LCRH receives 'C' grade from safety oversight organization

LCRH CEO Robert Parker

Lake Cumberland Regional Hospital (LCRH) announced that it will be moving to a zero-visitor policy beginning Tuesday due to the high number of COVID-19 cases statewide.

Meanwhile, area COVID numbers keeping going up, and Lake Cumberland District Health Department (LCDHD) officials are still falling behind in completing case investigations.

Hospital officials announced Monday that it would be transitioning from its limited visitor restrictions to a zero-visitor stance, “out of an abundance of caution and to protect the health and safety of its patients, visitors and staff as COVID-19 cases increase statewide.”

The new policy will last for at least two weeks, but LCRH staff are advising it will last “until further notice.”

“Our hospital’s top priority is safeguarding the health and wellbeing of our patients, providers, employees and community,” said Robert Parker, chief executive officer (CEO) of LCRH. “We continue to closely monitor the prevalence of the virus in our community as we adapt our operations to safely care for and support our patients, and we feel confident that this is the right move to make, although we hope that these new restrictions will not be in place long-term.”

Exceptions to the zero-visitor rule include:

  • Obstetric patients may have one visitor.
  • Patients under the age of 18 may have one parent or guardian with them.
  • Immediate family and clergy can visit during end-of-life care
  • Emergency Department patients may have one visitor with them.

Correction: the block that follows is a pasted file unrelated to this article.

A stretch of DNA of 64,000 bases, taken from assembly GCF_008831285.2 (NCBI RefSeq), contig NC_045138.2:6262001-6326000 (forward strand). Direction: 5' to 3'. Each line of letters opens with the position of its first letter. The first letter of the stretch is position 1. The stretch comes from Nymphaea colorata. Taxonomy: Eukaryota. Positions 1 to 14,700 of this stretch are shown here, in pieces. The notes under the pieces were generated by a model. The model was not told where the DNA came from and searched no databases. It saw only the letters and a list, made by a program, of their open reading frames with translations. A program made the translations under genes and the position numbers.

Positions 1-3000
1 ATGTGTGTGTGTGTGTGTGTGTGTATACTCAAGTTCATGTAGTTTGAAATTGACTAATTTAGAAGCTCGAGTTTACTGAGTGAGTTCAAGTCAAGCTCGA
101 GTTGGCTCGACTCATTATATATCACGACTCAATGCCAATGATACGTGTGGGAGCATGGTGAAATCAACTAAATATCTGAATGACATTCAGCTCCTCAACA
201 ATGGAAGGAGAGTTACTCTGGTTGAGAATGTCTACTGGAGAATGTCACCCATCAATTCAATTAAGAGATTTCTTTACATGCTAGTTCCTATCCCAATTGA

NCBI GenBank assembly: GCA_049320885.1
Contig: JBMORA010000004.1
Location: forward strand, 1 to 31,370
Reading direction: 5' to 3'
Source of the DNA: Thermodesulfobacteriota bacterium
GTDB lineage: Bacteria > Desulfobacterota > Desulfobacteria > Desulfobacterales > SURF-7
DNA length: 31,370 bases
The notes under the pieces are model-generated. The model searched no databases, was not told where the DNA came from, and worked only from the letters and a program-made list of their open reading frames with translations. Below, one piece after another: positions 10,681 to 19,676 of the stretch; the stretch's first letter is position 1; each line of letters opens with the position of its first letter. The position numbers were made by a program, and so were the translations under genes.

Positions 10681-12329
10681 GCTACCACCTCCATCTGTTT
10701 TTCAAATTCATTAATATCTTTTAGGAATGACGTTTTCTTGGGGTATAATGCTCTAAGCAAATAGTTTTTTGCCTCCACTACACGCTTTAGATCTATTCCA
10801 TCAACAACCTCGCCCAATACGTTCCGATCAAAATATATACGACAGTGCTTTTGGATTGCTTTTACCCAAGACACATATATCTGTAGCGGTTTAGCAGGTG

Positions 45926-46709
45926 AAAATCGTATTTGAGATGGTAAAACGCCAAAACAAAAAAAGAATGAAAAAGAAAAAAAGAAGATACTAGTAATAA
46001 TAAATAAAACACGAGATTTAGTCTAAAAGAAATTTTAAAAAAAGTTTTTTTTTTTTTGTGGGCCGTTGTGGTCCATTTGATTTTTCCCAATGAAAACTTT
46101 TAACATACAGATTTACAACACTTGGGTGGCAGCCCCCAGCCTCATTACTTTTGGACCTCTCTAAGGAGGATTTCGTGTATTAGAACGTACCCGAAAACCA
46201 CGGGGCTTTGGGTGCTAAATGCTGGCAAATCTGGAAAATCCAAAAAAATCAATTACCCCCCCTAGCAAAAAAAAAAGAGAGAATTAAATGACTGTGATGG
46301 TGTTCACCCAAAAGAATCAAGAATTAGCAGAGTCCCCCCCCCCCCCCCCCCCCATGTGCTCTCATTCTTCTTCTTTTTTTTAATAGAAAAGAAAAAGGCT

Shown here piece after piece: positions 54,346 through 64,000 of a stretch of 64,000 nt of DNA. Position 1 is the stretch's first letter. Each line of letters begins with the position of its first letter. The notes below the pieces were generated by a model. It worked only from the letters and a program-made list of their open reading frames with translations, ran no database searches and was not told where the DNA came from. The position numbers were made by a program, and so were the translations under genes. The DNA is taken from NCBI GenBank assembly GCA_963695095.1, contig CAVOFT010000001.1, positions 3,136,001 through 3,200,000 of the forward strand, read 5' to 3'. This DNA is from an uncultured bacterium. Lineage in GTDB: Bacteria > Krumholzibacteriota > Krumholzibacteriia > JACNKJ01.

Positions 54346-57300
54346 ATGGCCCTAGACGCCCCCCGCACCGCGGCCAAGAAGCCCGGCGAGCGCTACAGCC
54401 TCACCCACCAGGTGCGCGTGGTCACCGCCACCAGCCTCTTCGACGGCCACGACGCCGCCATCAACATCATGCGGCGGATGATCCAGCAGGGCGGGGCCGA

With all of these exceptions, the visitor must be at least 16 years old and will be screened upon entry. Visitors must wear a mask at all times.

Visitors will not be allowed in for patients who are high-risk, in isolation, immunocompromised, under observation for COVID or have tested positive for COVID.

The new restrictions are not meant to be a deterrent for those in serious need of health care, Parker said.

“We want to encourage those facing a medical emergency, such as a heart attack or stroke, to seek care immediately,” he said. “Do not delay care in the event of a life-threatening health event or a necessary surgery. We have the proper safety measures, PPE, and teams in place to care for you.”

Pulaski County’s weekly report of the number of newly diagnosed cases painted a picture of rapid COVID spread in the community.

For the week ending Saturday, Nov. 14, Pulaski had 226 new COVID cases, up from the 176 cases diagnosed the week before.

As of Sunday evening, Pulaski had 195 current active cases, with 12 people hospitalized and the rest in isolation.

Across the district, there are 899 active cases, with 48 people hospitalized. The district saw 886 new cases diagnosed last week, up from 631 cases the week before.

Health officials said the district’s hospitalization rate is 6.79, meaning around one out of every 15 people who contract the virus require hospitalization.

As with the past few daily updates, health department officials said they were still behind on case investigations and contact tracing.

“As of today (Saturday), we are two to four days behind,” officials said. “We are also behind in entering data into the state system causing the numbers the new cases the Governor reports and the number of counties he reports as being in the ‘red-critical’ range of community-spread is off.”

Through the local health department website, LCDHD is reporting that nine out of 10 counties are in the Red zone, including Pulaski. McCreary County is the only county in the Orange zone.

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